Supplementary notes on national income accounting

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Department
Economics
Course
ECON105
Professor
Stephen Hickson
Semester
Spring

Description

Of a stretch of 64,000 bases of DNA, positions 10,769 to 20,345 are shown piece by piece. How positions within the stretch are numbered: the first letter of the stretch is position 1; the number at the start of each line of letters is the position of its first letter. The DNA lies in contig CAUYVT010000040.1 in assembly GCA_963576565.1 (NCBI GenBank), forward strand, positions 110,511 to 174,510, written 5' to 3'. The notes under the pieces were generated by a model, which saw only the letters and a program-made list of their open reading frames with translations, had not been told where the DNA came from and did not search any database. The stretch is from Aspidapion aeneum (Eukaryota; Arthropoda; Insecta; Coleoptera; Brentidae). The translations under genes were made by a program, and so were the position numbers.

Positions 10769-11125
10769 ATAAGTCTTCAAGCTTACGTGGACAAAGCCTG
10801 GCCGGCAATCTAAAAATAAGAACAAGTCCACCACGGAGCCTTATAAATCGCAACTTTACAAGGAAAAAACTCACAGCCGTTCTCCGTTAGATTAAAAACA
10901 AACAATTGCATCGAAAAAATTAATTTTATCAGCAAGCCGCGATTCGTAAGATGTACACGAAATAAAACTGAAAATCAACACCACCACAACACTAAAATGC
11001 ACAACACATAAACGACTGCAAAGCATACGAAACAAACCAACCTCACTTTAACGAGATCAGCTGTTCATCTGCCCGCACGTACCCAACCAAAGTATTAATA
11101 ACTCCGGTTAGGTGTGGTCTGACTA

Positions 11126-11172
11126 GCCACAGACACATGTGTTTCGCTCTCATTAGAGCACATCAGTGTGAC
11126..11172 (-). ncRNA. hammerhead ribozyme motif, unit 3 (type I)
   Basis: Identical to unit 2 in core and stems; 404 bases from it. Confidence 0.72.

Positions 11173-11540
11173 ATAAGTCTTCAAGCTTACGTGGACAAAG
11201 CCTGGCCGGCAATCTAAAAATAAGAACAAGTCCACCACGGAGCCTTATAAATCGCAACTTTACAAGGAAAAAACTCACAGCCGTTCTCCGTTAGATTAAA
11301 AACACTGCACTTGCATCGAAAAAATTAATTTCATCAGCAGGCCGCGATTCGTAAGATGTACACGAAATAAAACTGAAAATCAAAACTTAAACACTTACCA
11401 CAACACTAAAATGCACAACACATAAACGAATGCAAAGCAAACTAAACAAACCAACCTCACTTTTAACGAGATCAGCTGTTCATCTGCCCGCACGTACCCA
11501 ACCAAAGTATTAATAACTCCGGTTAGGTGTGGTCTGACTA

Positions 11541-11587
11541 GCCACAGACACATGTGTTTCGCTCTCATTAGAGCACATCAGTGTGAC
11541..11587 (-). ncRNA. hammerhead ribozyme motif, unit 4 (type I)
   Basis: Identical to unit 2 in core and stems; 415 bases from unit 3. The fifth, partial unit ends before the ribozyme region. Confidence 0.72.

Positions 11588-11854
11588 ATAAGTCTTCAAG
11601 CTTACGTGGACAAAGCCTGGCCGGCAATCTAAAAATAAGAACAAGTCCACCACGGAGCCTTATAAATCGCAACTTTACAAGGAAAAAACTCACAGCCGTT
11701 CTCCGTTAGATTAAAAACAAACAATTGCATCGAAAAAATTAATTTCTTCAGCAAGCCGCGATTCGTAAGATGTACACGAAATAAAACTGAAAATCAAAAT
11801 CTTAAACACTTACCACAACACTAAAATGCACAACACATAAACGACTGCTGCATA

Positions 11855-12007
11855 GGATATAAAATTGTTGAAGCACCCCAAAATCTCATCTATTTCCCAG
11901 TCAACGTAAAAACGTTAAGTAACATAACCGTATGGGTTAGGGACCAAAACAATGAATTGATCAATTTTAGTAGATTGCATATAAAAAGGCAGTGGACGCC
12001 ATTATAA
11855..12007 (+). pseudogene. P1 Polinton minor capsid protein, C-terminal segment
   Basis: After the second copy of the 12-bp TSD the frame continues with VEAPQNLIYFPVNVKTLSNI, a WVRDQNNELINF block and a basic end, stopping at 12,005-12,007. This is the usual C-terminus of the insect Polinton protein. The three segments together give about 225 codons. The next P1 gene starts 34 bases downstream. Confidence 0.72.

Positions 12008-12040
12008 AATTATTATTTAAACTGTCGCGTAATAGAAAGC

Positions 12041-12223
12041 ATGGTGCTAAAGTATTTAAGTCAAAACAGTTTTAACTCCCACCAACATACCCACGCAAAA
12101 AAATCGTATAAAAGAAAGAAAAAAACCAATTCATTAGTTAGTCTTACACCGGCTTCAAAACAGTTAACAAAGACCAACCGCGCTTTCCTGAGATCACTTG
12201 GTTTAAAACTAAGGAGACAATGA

National Income Accounting These notes are designed to supplement the text for national income accounting (lectures 6 and 7). They allow you to fill in some of the gaps where the text lacks a bit of detail and we don’t cover this level of detail in class. The Factors of Production From picking apples off a tree to designing and building space stations, all production requires some effort and inputs. These inputs or ‘ingredients’ are classified according to general groupings known as the factors of production, which are: 1. Land This category includes land, along with all natural resources like the sea, animals, wind and other elements. 2. Labour Human effort, rewarded with wages and salaries. 3. Capital Goods which assist in the production of other goods and services. Examples of capital items are tractors, factories, computers, buildings and high tech industrial robots. 4. Entrepreneurship Human nous and skill at organising and managing the other factors of production. Output and Growth The most widely used and conventional measure of a country’s “economic size” or national output is Gross Domestic Product (GDP). GDP is the value of final goods and services produced in a country over a specified period of time; usually a quarter (3 months) or a year. Note the use of the word ‘final’ in the above definition. It would be considered double counting if we were to include in GDP both the price of a loaf of bread and the price of its ingredients to the baker and other producers. The market price of the loaf indicates the sum value throughout all its stages of production; from the costs of the seed for the farmer through to the retailer’s profit. Gross Domestic Product can be calculated in three ways: 1. The Income Approach Adds together all of the payments received by the factors of production which contribute to GDP. Factors of production are items which cause production to be possible, historically labelled as land, labour and capital. Land includes all natural resources, while capital is equipment, machinery and tools. Note that in economics, capital is not money or equity. In our subject, capital consists of physical goods which have been produced to assist in the production of other goods or services. Also, it is worthwhile noting that modern economists sometimes include a fourth factor of production, namely entrepreneurship. This is human intelligence, vision and skill at managing and combining the other factors of production. In addition to the returns to the factors of productions, two other items are included in the income approach to ensure that this method actually measures the market value of current production. Consumption of fixed capital is the technical term for depreciation. This must be added to the sum of incomes because the “gross” in GDP indicates that depreciation has not yet been deducted (if it has, then the resulting figure is net domestic product - NDP). Indirect taxes are added to incomes as well because these are included in market prices, but do not generate income for producers (but go the government instead). For the converse reason, subsidies are subtracted. Compensation of Employees (wages, salaries etc) + Operating surplus (profits) + Consumption of Fixed Capital (depreciation) + Indirect Taxes - Subsidies = GDP at market prices, income approach. 2. The Production Approach This technique aggregates together the values added at each stage of production. In New Zealand, around 70 production sectors are subject to these calculations. Each of these sectors makes a contribution to GDP. The sum total of these contributions gives GDP for the economy as a whole. By way of example, let’s return to the bread scenario alluded to earlier. The following figures are the values of gross output (which is the product’s dollar value as it leaves the industry) and intermediate consumption (the product’s dollar value as it enters the industry). Value added at each stage is simply the difference between gross output and intermediate consumption. Gross Output Intermediate Consumption Value Added Farmer (and prior) 30c 0c 30c Miller 70c 30c 40c Baker $1.00 70c 30c Retailer (GST incl.) $1.50c $1.00 50c Value Added (total): $1.50 Note that the value added calculation equals the price of the final product (i.e. the loaf of bread). This must be the case, and ensures consistency between the production approach and the third method, the expenditure approach. For NZ data, see Scollay and St John, p 85. 3. The Expenditure Approach Adding together the expenditures on New Zealand made goods and services also provides the country’s GDP. Forms of expenditure are categorised as follows: C Final Private Consumption Expenditure. I Investment. This is business spending on capital goods (such as buildings, equipment and machinery). G Government Spending on Goods and Services. Local and central government spending on g&s, like roads, street lights and state employees’ salaries. DOES NOT include benefits and handouts, which economists call ‘transfer payments’. This is because transfer payments are not actually purchasing goods or services. X Exports of goods and services. less M Imports of goods and services. By definition these are not produced here and so can not be considered to form part of NZ’s domestic production. ΔR Change in the Value of Inventories. This records the change in value of unsold stocks, raw machinery and work in progress (and, in NZ, the change in the value of exotic forests). These commodities, though not sold, have still been produced and hence should form part of GDP. So, from the expenditure approach: GDP = C + I + G + X - M + ΔR This is an important macroeconomic identity! Note also that the compound term X - M is referred to as net exports. In practice we will disregard ΔR as its value is small and can be positive or negative. To ponder: Economists define a state of equilibrium as a situation in which the quantity (or value) of goods and services produced is equal to the quantity (or value) of goods and services consumed. Therefore, macroeconomic equilibrium implies what for the term ΔR? New Zealand’s current level of GDP is about $140 billion, which translates to a per capita figure of about $42500. Related Measures of National Income Gross National Expenditure (GNE) Is the total of expenditure in New Zealand; so includes imports but not exports. GNE = C + I + G Gross National Income (GNI) Previously known as Gross National Product, (GNP), GNI is the total value of goods and services produced by New Zealanders, rather than in New Zealand which is what GDP measures. So GNI adds the overseas returns of NZ factors of production but excludes the returns earned in New Zealand of foreign factors of production. GNI = GDP + Factor Receipts from Rest of World - Factor Payments to Rest of World = GDP + Net Factor Receipts Factor receipts/ payments include wages and salaries, profits, interest and share dividends. A foreign entity, from NZ’s perspective, is defined as non New Zealand resident, be this a person or a company. New Zealand invariably has a negative balance on its net factor receipts because more residents of NZ send their income overseas than the reverse. Some countries, like the USA, have a positive net factor receipt balance. This means that their GNDI is larger than their GDP. Net Factor Receipts is also known by the term ‘net international investment income’. Shortcomings of GDP and its Related Measures GDP and the other measures of national income we have touched